Vasks: Works for Piano Trio by Trio Palladio
We listen to, we look for, and we learn about classical music all the time. And yet, somehow, sometimes we miss a gem. This is what discovering Peteris Vasks has been for me. Considered one of the most influential Latvian composers today, his life and works are fascinating. Confronted with repressive Soviet policies, his inspiration in aleatoric composition earned him no friends but in the 1990s, thanks to that champion of contemporary music Gideon Kramer, Vasks began to be heard outside his native land.
Trio Palladio, Latvian themselves, are inspired and named for the famous architect of the 1500s. The trio embody Palladio’s spirt of precision in their meticulous rendering of Vasks’ Piano Trios. Vasks is a deeply religious composer and Trio Palladio manage to bring out the moments of unearthly beauty contrasted by intense worldly difficulties. The Plainscapes, which was arranged by Vasks for this album, is a particular treat, with shades of Arvo Pärt in the held string notes. The influence of both Lutoslawski and Penderecki is also apparent throughout.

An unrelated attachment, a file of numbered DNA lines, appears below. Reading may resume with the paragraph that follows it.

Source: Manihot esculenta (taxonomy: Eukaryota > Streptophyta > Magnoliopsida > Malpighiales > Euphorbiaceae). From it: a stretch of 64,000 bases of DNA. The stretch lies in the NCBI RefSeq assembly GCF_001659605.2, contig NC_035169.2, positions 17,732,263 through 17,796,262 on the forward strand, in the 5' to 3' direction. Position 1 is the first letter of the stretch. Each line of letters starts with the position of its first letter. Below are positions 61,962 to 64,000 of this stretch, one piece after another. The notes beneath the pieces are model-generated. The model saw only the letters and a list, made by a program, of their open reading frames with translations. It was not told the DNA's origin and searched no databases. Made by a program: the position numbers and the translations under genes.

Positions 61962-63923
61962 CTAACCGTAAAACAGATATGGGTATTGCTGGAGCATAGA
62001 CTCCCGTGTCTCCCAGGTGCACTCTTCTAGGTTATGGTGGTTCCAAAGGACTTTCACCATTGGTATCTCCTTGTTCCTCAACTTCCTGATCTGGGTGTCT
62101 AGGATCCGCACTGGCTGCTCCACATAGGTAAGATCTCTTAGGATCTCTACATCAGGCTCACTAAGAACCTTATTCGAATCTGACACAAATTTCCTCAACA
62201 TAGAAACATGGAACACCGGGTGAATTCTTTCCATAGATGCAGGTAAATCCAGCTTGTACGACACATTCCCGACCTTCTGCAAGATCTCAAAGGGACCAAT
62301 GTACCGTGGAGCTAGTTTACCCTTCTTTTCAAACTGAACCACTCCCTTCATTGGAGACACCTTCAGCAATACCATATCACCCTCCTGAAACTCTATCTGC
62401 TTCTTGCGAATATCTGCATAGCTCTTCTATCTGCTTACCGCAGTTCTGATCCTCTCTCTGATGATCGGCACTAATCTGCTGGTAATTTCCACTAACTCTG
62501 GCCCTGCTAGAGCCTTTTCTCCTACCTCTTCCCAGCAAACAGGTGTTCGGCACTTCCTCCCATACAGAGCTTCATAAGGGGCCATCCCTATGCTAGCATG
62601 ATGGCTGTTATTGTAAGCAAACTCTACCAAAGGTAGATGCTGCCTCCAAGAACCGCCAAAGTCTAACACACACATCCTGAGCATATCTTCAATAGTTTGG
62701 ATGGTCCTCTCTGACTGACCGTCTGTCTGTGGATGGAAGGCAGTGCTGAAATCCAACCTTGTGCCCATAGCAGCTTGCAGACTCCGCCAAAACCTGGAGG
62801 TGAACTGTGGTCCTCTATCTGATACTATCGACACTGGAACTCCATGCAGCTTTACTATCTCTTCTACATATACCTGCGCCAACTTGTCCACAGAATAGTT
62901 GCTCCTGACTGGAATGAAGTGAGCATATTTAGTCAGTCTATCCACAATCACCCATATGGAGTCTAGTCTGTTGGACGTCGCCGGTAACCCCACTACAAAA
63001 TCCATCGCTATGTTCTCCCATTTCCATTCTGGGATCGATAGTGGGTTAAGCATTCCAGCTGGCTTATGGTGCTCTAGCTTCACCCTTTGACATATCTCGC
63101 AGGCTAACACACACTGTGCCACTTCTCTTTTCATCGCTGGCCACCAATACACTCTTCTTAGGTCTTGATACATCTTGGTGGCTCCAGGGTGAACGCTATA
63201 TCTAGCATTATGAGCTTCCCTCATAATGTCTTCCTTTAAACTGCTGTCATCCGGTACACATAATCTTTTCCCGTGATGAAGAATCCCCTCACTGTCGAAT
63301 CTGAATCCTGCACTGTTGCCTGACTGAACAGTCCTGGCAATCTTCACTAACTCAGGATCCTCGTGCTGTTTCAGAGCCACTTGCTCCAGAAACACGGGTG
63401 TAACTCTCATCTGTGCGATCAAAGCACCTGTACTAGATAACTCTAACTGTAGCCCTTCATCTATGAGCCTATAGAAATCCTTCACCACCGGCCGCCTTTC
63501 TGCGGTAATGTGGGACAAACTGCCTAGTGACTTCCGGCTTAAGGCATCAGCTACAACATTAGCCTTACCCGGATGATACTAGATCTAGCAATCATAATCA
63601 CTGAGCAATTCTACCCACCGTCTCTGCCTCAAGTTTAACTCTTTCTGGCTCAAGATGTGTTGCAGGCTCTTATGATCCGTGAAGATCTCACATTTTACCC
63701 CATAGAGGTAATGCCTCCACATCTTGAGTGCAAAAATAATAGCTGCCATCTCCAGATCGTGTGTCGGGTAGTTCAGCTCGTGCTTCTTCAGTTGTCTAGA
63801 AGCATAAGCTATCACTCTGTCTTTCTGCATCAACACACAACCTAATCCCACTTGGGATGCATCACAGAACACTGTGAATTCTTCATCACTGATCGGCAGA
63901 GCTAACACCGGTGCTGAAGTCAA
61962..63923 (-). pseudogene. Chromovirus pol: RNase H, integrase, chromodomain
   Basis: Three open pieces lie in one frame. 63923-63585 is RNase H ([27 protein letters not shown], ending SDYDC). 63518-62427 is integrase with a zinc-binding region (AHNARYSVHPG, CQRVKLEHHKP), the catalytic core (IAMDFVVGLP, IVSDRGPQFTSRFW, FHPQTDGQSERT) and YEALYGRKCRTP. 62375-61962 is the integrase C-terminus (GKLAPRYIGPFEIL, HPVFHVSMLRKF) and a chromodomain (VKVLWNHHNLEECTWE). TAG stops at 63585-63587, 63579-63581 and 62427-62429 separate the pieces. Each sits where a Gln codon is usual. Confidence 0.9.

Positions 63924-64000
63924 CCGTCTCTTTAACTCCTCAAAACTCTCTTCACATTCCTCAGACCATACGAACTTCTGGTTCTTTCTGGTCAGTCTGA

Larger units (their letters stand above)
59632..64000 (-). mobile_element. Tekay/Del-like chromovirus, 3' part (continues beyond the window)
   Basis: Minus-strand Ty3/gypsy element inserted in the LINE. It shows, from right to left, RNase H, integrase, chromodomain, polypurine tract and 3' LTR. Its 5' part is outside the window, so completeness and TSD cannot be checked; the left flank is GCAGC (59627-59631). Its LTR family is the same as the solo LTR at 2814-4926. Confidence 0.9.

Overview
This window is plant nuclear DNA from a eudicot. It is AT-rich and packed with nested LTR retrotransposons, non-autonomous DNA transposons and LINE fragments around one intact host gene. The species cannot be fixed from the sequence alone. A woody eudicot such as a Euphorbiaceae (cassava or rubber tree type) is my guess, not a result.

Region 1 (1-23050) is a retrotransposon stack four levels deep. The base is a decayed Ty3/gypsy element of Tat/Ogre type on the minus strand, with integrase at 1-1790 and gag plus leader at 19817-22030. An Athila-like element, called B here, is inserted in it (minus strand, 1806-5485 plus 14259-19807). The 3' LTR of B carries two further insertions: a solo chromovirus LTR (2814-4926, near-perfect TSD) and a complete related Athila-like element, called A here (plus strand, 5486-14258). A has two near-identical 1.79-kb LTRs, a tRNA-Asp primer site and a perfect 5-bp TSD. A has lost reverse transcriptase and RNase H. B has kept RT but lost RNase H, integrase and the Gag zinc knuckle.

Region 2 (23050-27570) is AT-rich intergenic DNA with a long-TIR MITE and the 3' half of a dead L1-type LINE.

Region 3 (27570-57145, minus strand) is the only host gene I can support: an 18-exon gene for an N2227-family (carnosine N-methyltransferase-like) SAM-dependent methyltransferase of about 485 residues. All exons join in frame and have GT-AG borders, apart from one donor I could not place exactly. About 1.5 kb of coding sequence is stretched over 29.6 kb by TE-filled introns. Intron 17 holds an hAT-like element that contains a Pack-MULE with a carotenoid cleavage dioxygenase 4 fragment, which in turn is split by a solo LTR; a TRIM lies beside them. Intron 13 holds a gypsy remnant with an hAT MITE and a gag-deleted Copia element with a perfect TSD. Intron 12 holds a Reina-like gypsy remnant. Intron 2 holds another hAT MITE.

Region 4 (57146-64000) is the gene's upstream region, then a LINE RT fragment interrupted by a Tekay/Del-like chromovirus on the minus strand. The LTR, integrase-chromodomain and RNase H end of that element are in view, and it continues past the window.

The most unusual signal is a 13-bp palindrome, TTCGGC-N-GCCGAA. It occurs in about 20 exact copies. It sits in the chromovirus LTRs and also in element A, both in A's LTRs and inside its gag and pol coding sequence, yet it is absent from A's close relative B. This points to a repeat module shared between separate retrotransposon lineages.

This album is an absolute must for anyone interested in what Western art music composers are producing in this extraordinary beginning to the twentyfirst century. You can feel the layers of history interwoven in Vasks’ musical language, with hints towards a bigger and, hopefully, better future.